Telephone numbers in the European Union
||It has been suggested that this article be merged into Telephone numbers in Europe. (Discuss) Proposed since May 2014.|
Country calling codes
|State||Country calling code||National number length||Dialing plan*||International Call Prefix|
|Austria||43||4 to 13||Open||00|
|Belgium||32||8 (mobile 9)||Closed with 0||00|
|Bulgaria||359||7 to 9||Open||00|
|Croatia||385||8 or 9 (some mobile)||Open||00|
|Estonia||372||7 (fixed or mobile), 8 (mobile)||Closed||00|
|Finland||358||5 to 12||Open||00|
|France||33||9||Closed with 0||00|
|Germany||49||4 to 12||Open||00|
|Hungary||36||6 (generally) 7 (Budapest, mobile) or 8-9 (some mobile)||Open||00|
|Ireland||353||7 to 9 digits; 10 digits (mobile voicemail)||Open||00|
|Italy||39||8 to 11||Closed||00|
|Luxembourg||352||6 to 9 (mobile always 9)||Closed||00|
|Romania||40||9||Closed with 0||00|
|Sweden||46||6 to 9||Open||00|
|United Kingdom||44||9 or 10 digits (geographic); 7, 9 or 10 (non-geographic)||Open||00|
Harmonised service numbers
The following service numbers are harmonised across the European Union:
Single numbering plan (1996 proposal)
Proposed Country Code: 3
In 1996, the European Commission proposed the introduction of a single telephone numbering plan, in which all European Union member states would use the code '3'. Calls between member states would no longer require the use of the international access code '00'. Instead the digit 1 was proposed for these calls, replaced by +3 for call from outside the EU. Each country would have a two-digit country code after the 1 or the +3. Calls inside each country would not be affected.
Option 3 : Creation, in addition to providing numbers for special services, of a clear European numbering identity (three digit numbering codes) by using the number "3" to proceed current national country codes (e.g. "333" for France or "344" for the UK). This would liberate up to 50 new country codes within Europe and allow the current codes starting with number "4" to be recycled within the world-wide numbering plan.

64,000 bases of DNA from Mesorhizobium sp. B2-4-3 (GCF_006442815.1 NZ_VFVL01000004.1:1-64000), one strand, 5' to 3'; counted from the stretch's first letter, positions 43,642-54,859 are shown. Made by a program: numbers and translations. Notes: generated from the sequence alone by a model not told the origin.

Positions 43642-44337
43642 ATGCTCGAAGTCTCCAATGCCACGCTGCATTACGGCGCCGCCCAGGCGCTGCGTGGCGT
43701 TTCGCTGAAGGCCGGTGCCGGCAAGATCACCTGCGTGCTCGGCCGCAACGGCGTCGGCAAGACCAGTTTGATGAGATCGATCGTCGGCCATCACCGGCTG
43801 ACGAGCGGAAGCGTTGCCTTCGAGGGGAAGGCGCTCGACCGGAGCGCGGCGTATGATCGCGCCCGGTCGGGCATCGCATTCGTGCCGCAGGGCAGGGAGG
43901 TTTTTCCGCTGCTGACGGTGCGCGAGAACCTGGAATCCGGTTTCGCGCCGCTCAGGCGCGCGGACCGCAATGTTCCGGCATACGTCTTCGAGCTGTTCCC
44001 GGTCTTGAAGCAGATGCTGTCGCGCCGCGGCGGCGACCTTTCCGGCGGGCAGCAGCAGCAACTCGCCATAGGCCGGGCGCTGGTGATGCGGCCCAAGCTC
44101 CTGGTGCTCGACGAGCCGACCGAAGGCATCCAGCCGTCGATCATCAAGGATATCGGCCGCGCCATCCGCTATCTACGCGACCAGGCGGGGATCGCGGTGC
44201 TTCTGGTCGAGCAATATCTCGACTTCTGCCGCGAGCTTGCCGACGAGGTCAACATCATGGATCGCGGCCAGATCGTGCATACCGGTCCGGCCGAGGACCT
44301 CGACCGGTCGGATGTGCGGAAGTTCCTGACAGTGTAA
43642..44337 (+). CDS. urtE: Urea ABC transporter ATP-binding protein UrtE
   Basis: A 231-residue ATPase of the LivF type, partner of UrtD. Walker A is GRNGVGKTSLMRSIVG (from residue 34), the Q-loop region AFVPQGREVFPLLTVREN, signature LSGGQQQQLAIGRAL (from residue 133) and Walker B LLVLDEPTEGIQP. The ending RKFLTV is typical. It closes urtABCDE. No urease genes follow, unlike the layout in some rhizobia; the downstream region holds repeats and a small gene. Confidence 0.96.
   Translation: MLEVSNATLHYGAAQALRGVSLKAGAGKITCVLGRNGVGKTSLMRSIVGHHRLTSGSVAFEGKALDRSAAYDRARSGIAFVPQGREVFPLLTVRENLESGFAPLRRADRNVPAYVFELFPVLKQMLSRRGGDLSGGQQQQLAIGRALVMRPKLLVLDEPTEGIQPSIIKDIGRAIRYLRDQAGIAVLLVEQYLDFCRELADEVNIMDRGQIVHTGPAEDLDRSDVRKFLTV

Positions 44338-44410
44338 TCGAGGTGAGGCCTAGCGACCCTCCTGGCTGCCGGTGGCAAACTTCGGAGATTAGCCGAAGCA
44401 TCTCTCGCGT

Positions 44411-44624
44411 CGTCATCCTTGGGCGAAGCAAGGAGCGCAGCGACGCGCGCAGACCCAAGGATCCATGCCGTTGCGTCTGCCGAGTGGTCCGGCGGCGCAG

This proposal would have required states like Germany, the United Kingdom, Denmark and others, whose country codes began with the digit '4', to return these to the International Telecommunication Union.
This would create four different ways of calling someone. For example, to call a number in Berlin, in Germany:
xxxx xxxx (within Berlin) 030 xxxx xxxx (within Germany) 1 49 30 xxxx xxxx (within the EU) +3 49 30 xxxx xxxx (outside the EU) +49 30 xxxx xxxx (current system)
93x xxxxxx (within Spain) 1 34 93x xxxxxx (within the EU) +3 34 93x xxxxxx (outside the EU) +34 93x xxxxxx (current system)
States like Ireland, Portugal, Cyprus and Finland, which used codes in the '35x' range, would adopt a different format. For example, to call a number in Dublin, Ireland:
xxxx xxxx (within Dublin) 01 xxxx xxxx (within Ireland) 1 53 1 xxxx xxxx (within the EU) +3 53 1 xxxx xxxx (outside the EU) +353 1 xxxx xxxx (current system)
A Green Paper on the proposal was published, but it was felt by many in the industry that the disruption and inconvenience of such a scheme would outweigh any advantages.
A disadvantage would have been that every local number beginning with "1" would have had to be changed (except emergency number which would be kept).
The EU proposal should not be confused with the European Telephony Numbering Space (ETNS) scheme, which uses the country code +388, and was intended to complement, rather than replace, existing national numbering plans.
- Telephone numbers in Europe
- Telephone numbering plan
- List of country calling codes
- List of international call prefixes
- Category:Telephone numbers by country